Tell us about your background, and how you came to join Lovejoy.
I was in the Army, and once I’d gotten out I needed a job, so I accepted a position with a PM parts manufacturer while I was working toward my degree in mechanical engineering at Northern Illinois University. I ended up staying with that company for 15 years, and while I was there I worked as a press operator and a die setter, then I got into design and manufacturing engineering before moving into operations as a maintenance and production manager. I’ve been involved in just about anything that has to do with the PM process, so I had all of that experience under my belt when I had the opportunity to join Lovejoy, which I did in August of 2006. It’s kind of funny that I’d planned to study and teach history when I first enrolled in college, but I’d always known I loved science and math, so I’m very glad I decided to study engineering instead. I definitely made the right decision, in terms of a fulfilling career choice.
What does your position with the company involve?
I’m responsible for overseeing the operations and engineering activities in our powder metal group, which involves everything from daily production, to new product launches, to going out and meeting our customers along with members of our sales force. If it has to do with powder metal in any way, shape, or form, you’ll find me there. We are also a member of the AGMA, where I’m on the Powder Metallurgy Gearing Committee, so we’re heavily involved in the gear-manufacturing industry, and also in promoting and improving the PM industry at large.
Lovejoy is a champion of the “green machining” process. What are the benefits for gear manufacturers?
First of all, we manufacture large or small gears that are highly dense and very complex geometrically. We tend to look for jobs involving larger gears—for us that means gears with a two-plus inch pitch diameter—and we produce them in low to medium quantities, which are anywhere from 1,000 to 200,000 parts annually. We’ll do everything from spur to bevel gears. As for green machining, this is a process that many in the PM industry have been trying to incorporate into their operations, but Lovejoy has invested quite a bit of time and money into R&D efforts leading to its current viability.
What it involves, basically, is performing any necessary machining to the gear before it enters the furnace, before it’s been hardened, so that material can be removed easily and the excess gathered and used in a new batch. And we can do everything from drilling and tapping to turning and boring cross holes. This doesn’t include broaching or any hobbing or gear-forming operations, however, just any conventional machining of external features. One of the huge advantages, as you can imagine, involves prolonged tool life since the material being drilled or shaped is so soft. At this point we like to say that our tool life is basically infinite because we have not yet seen them fail on any of the projects we’ve worked on.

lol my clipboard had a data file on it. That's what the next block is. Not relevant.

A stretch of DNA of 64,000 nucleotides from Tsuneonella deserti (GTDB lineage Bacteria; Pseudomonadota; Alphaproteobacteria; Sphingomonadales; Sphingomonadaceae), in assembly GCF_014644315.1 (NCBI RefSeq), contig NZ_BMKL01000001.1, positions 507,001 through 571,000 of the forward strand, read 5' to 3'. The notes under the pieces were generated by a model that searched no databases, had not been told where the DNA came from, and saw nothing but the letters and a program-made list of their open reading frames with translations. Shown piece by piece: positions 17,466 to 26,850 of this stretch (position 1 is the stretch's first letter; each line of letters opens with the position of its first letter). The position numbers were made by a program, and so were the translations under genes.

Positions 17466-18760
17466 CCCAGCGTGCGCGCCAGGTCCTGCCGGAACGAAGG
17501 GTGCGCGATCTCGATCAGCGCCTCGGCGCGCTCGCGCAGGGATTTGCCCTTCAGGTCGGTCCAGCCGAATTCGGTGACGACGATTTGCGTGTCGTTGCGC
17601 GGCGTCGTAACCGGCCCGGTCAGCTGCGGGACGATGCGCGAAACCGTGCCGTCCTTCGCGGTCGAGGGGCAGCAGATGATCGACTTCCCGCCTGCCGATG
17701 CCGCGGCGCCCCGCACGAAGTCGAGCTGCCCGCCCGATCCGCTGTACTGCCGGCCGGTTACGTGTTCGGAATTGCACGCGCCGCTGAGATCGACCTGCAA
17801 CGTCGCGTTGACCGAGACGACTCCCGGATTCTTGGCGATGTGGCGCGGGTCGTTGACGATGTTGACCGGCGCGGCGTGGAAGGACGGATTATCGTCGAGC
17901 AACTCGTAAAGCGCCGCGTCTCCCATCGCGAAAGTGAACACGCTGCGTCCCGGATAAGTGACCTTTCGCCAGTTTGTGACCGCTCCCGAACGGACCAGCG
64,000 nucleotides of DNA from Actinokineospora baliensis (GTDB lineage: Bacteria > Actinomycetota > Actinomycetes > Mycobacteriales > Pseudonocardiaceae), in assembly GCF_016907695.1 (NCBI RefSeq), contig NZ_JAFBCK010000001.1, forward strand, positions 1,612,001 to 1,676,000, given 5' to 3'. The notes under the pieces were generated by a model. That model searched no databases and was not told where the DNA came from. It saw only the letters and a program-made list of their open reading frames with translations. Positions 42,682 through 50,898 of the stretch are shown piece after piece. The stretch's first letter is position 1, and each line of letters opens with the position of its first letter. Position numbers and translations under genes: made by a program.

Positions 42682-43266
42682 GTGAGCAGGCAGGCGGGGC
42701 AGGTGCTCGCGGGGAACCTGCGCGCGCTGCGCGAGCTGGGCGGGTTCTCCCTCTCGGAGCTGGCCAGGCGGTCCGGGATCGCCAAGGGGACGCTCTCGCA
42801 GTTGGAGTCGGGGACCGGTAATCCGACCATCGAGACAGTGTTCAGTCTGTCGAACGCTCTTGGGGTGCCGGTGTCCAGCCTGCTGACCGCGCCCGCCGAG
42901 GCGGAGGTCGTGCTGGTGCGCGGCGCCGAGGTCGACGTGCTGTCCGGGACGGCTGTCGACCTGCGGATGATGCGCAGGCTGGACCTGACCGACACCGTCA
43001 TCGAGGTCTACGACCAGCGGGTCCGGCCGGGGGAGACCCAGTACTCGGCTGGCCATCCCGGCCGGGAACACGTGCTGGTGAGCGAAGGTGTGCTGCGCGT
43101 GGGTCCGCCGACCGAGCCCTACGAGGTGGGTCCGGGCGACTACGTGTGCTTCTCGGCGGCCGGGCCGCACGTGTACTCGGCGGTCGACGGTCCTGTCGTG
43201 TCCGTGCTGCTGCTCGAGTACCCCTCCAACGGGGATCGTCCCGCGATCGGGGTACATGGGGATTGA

So those two things alone—less material waste, and prolonged tool life—make this very efficient, but the fact that no coolants or cutting fluids are used, and no swarf or chips are generated, make it a very green process as well. As I’ve mentioned, green machining is very advantageous for gears, especially when you need a cross hole for oil flow or a double row of teeth, which can require very expensive tooling when you’re working on a hardened piece because of all the interrupted cuts you have to make. Using the green process is much more cost effective, and the cycle times are greatly reduced as well. So we feel that this process has many benefits, both from a manufacturing as well as an environmental standpoint, and we also see it as part of our commitment to always be at the leading edge of new and developing technologies.
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